A project by way of a single track, ASMR ambience has never sounded so essential. With nothing but banal found sounds, airy synths, and paper-thin percs, the DMV producer paints a vivid portrait of what David Foster Wallace called our ‘default settings’ — the routine mundanities and cyclical insanity of day-to-day life. But as these discordant and beautiful melodies almost imperceptibly evolve, he rings out some profundity from it all, too, blurring the lines between songs and sounds, the simple and the divine, nostalgia and the future. 

Fairy God / Paranormal Rat Race‘ — Dick Bros

I’m mostly convinced I’m the only person to hear this bizarre project all the way through. I’m definitely convinced it should stay that way. But for the curious soul, here’s a taste of the irreplicable blend of inconstant identity, inherent absurdity, sexual frustration, and psychonautics pervading our modern culture at its full, borderline unlistenable glory.

You Had To Be There — Lost Gen

Dropped at midnight on the last day of 2021, the new EP from this Internet-addicted alt pop collective would hardly qualify, were it not so blatantly of its time. Equal parts slapper factory, inside joke, and pandemic era party album (an oxymoron if there ever was one) it wraps the year in 7 simple words: ‘this party is kind of a letdown.’  

Enigma — Eulerbeats

For better or worse, this algorithmically generated jumble of bleeps and bloops, listed by OpenSea as the highest selling music NFT of all time, is the sound of the year. Despite lacking the human touch, they sold for an astronomical base price and, more importantly, brought in millions in royalties for their holders in the first week alone, proving out a business model we’ve been trumpeting since we launched. God willing, Eulerbeats won’t influence a single artist stylistically. But as far as the future of the industry, you can’t put the analog back in the tube.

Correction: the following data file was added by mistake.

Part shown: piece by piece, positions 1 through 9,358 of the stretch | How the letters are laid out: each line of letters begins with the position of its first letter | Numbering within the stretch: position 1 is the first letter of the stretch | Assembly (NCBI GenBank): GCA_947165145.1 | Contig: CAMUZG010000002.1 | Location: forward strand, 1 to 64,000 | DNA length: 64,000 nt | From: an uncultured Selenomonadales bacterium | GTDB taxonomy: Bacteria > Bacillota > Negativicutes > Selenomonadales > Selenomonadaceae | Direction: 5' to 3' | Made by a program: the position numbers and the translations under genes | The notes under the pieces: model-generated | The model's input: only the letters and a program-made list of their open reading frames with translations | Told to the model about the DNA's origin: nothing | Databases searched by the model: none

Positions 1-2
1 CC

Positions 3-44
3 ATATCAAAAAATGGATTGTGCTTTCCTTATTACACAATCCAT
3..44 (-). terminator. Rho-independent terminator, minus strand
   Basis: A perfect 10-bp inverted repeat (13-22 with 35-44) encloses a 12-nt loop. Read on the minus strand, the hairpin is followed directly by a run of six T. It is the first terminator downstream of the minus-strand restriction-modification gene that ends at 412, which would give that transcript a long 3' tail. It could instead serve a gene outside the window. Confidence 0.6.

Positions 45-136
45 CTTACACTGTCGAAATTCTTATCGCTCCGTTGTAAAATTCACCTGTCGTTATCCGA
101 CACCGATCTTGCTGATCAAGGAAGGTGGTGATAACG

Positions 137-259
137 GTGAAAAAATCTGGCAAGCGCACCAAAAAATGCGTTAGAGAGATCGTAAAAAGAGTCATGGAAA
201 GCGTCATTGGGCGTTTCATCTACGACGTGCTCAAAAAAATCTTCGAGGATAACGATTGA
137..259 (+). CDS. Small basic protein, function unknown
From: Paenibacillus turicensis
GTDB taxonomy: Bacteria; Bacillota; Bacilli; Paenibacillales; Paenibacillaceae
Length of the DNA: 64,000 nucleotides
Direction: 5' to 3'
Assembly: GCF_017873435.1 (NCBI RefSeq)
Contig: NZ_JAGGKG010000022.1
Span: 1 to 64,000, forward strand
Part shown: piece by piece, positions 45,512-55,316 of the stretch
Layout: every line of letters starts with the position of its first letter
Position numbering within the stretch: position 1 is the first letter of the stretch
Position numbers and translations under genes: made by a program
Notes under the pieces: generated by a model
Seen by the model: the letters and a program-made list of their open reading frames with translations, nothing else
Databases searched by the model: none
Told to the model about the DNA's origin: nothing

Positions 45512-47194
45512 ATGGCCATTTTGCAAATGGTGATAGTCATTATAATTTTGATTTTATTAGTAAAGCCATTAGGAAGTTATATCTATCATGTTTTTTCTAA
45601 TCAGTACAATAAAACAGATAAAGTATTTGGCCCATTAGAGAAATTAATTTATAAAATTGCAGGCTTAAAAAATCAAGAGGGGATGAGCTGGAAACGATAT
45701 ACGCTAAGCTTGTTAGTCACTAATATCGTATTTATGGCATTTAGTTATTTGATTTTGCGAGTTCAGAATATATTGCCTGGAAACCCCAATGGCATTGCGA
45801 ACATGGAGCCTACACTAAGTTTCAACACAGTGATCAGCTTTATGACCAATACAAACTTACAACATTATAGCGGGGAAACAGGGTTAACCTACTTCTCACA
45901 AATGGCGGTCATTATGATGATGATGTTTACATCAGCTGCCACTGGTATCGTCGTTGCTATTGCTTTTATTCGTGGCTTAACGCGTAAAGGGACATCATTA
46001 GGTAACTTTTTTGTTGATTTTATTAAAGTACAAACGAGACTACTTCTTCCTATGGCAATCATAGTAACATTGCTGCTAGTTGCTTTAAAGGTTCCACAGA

The 2021est Other Shit.

Image: HBO

The ‘no context succession‘ Twitter account — @nocontextroyco

Succession may be the undisputed show of 2021, but the real MVP of the show’s Sunday night Twitter monopoly wasn’t HBO, the writer room, or even its admirably psychotic lead. It is perhaps the first prestige show to be seemingly designed entirely for social media, with infinitely quotable scenes making even less sense in context than without. If you don’t believe me, please turn to page ‘I’ve Got A Dick The Size Of A Red Sequoia, And I Fuck Like A Bullet Train.’

Zola — A24

Speaking of well-received media properties irrevocably linked to infinite scroll feeds, the simulation jumped the shark with this Oscar-bait dramedy. I wouldn’t go as far as calling it a good movie, although sitting with my college buddies staring at a screen displaying a mosaic of flaccid penises did make for a strangely memorable bonding experience. But in the annals of history, what are we more likely to remember? The latest Leonardo DiCaprio movie? Or the one adapted from a literal Twitter thread?

The $600 Bored Ape Yacht Club Hoodie — Yuga Labs

The longstanding question of the year was, ‘what will the Metaverse actually look like?’ And, despite a slew of slapdash op-eds and ill-advised Facebook press conferences, it was answered unceremoniously in a pop up shop at NFT.NYC. The Metaverse will look like overpriced JPEGs screen printed on overpriced hoodies. Next question (and year) please.